Once upon a time, a Guru lived in an Ashram in the outskirts of the city. One day, when he sat down for meditation, he noticed a cat moving hither and thither across the room. He tried to ignore the cat and continue his meditation. As the cat was distracting him too much, he asked his foremost disciple to throw a basket made of straw over the cat to arrest its movement. The disciple did as bid, and soon, the Guru, by dint of his meditation, attained liberation.

Months passed by and the foremost disciple became the successor of the earlier Guru. One day the new Guru decided that he should spend some time meditating. At once, he remembered his Guru, who had the cat trapped in the basket when he went into meditation. Following the same sentiment, he caught hold of the same cat, trapped it in a basket and placed it in the corner of the room, and then sat down to meditate. He too, attained perfection in his Sadhana.

"God is hungering only for love. He is not satisfied with mere religious forms and ceremonial worship. Pure love and devotion alone satisfies Him”, Papa Ramdas used to say.  In this context, he narrates a beautiful story.

[This story has been adapted from  the book 'The Gospel of Swami Ramdas' by Swami Satchidananda.]

Once there was a butcher in a small town . He was a great devotee . Even while doing his business, he used to chant God’s name mentally, and in course of time started feeling bad about killing animals. But he had to carry on his business as he had no other means of livelihood. So he purchased meat and sold it at a small profit. For weighing the meat, the butcher used a stone which happened to be a ‘salagram’ (a holy pebble like stone which has all the attributes of an idol, the sanctity of which, he had no idea about. He did not even remember how the stone came to his hands. He had been using it for a long time.

To depict the greatness of Mahatmas Swami Sivananda used to narrate the following story:

The Mogul Emperor Akbar, during his rule from Delhi, hosted a big feast. Many people partook in this feast. Thousands of people, without any discrimination of poor or rich, were offered food.

Before partaking of the food all but one loudly hailed the Emperor, “Long live Badshah Akbar!” Akbar, who was watching this from the sit-out on the top floor, became very angry and commanded to bring over this person to him. But even before he was brought up to the Badshah, Akbar ordered, “Refuse food for him. Tell him that unless he says along with the others “Long Live Akbar Badshah” he cannot enter the palace. Throw him out!”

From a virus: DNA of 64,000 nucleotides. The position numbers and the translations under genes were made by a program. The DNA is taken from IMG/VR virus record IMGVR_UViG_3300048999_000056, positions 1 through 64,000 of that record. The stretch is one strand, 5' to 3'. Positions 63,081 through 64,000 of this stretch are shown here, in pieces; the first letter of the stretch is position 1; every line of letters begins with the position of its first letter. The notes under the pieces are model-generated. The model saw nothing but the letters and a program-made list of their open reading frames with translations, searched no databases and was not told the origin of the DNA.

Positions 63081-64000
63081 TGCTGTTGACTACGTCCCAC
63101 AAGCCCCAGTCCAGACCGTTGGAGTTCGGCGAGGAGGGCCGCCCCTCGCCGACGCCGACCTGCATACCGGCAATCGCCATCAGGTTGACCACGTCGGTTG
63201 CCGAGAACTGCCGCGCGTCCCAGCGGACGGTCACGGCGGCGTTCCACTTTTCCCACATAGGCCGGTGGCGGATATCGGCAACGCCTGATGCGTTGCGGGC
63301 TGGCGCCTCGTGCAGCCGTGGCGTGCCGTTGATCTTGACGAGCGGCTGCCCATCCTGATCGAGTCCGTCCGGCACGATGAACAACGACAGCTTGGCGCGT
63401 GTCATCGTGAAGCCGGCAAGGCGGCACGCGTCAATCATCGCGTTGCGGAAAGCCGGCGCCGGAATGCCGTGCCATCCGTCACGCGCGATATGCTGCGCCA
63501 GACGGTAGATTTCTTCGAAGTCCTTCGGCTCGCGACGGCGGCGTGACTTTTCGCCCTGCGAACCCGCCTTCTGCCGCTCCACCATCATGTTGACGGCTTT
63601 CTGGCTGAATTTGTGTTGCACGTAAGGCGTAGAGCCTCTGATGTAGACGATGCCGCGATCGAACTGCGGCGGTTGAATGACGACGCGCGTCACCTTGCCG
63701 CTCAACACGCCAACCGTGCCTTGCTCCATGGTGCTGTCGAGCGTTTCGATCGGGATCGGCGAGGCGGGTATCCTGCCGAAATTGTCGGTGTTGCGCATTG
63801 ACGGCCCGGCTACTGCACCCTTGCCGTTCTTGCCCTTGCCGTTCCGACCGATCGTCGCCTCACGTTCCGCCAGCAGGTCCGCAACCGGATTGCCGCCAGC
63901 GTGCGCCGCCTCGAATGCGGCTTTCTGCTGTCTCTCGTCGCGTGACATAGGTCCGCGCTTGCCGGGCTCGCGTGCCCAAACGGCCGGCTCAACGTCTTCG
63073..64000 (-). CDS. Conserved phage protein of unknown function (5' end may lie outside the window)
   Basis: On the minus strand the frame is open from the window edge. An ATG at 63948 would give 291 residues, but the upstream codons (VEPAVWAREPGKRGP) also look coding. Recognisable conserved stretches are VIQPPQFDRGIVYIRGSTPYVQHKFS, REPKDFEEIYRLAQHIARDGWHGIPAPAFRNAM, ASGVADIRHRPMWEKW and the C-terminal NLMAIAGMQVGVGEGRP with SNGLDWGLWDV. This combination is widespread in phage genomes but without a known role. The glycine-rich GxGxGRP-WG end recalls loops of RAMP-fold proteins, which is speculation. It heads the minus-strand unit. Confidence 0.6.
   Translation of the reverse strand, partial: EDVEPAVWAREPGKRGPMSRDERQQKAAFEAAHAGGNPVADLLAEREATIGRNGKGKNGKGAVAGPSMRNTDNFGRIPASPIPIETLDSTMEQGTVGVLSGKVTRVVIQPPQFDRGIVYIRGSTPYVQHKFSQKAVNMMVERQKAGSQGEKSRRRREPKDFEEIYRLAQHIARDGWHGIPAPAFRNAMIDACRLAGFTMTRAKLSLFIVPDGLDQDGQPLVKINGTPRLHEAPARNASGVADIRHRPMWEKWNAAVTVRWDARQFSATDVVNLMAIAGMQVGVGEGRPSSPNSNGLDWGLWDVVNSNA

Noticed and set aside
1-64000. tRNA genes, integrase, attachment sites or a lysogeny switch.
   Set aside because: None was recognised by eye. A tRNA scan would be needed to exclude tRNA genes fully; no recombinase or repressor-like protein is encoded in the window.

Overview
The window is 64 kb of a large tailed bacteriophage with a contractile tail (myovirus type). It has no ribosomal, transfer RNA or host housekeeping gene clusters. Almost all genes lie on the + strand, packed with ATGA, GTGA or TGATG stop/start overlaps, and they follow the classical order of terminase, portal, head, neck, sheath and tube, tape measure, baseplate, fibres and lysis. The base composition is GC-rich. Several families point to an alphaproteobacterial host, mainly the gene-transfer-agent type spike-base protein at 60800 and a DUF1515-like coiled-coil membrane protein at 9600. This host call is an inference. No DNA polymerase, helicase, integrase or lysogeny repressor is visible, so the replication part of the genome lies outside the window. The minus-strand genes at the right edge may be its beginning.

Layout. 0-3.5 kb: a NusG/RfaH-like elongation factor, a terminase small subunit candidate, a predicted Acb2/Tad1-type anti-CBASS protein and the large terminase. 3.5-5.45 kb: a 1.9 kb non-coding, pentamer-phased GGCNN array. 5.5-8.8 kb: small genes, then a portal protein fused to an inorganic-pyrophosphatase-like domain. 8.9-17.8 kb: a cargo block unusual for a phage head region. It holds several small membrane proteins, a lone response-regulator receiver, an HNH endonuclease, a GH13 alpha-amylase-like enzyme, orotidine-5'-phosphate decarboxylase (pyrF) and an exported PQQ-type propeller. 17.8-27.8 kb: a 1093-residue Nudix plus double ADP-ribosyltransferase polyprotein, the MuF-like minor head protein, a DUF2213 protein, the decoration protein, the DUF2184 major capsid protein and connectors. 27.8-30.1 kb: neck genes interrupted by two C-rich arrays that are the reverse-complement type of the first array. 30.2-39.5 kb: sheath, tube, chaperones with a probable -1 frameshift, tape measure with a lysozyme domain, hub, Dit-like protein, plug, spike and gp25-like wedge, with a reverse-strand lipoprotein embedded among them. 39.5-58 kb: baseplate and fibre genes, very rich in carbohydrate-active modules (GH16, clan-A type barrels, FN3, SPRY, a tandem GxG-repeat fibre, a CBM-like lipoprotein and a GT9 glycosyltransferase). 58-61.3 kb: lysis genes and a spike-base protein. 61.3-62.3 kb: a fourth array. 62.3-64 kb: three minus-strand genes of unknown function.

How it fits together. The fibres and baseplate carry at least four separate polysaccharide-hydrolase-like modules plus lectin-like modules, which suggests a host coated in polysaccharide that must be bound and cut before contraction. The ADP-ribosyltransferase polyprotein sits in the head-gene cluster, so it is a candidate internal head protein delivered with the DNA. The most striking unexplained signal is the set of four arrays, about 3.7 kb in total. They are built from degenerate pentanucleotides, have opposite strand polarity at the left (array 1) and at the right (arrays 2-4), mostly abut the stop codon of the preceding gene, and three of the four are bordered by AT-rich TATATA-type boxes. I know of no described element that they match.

Long ago, in a small village lived a poor mother with her only son Gopal. Gopal was 5 years old. Though she was poor, she wanted Gopal to be well read. She went around the village and begged the villagers to support her only son's education. They gave her enough money for Gopal to join a school in the next village. Gopal was happy, but there was a problem.

The next village was across a dense jungle. Gopal was a small boy. He was very afraid to walk across this jungle alone. He told his mother, 'Ma! I am afraid to go alone in the dark. Can you come with me?' What Could the mother do? She had to work all day to make a living. She sadly shook her head and said, 'No my dear child, I cannot come...' Seeing the little child's face darken with fear and disappointment, she immediately closed her eyes, chanted ‘Hare Hare Rama RamaRama Hare HareHare Krishna Hare Krishna KrishnaKrishna Hare Hare’ and prayed to Lord Krishna. She then said with a smile, 'Gopal! Do not worry! Your brother - Krishna is there in the jungle. He is very strong and affectionate too. Whenever you need anything, just call out his name and he shall give you what you want.' She just told so to Gopal to give him some strength so that he at least starts going to school.

Once upon a time there lived a great Sikh Guru. One day, he sat on the banks of a river which was flowing in great force, reading the holy Guru Granth Sahib.

A rich man approached him. Drunk with pride of wealth, he wanted to show off his affluence to the Guru. With him, he had brought a pair of very expensive bangles made of gold. He placed two beautiful bangles on a plate and offered it to the Saint.

The Guru could not care less. He continued with his parayan and never looked up. When the rich man realized that his gift had failed to grab the Guru’s attention, he politely called him and brought the Guru’s attention to the exquisite gift that he was offering, and said, ‘This is my simple and humble offering. You should accept it.’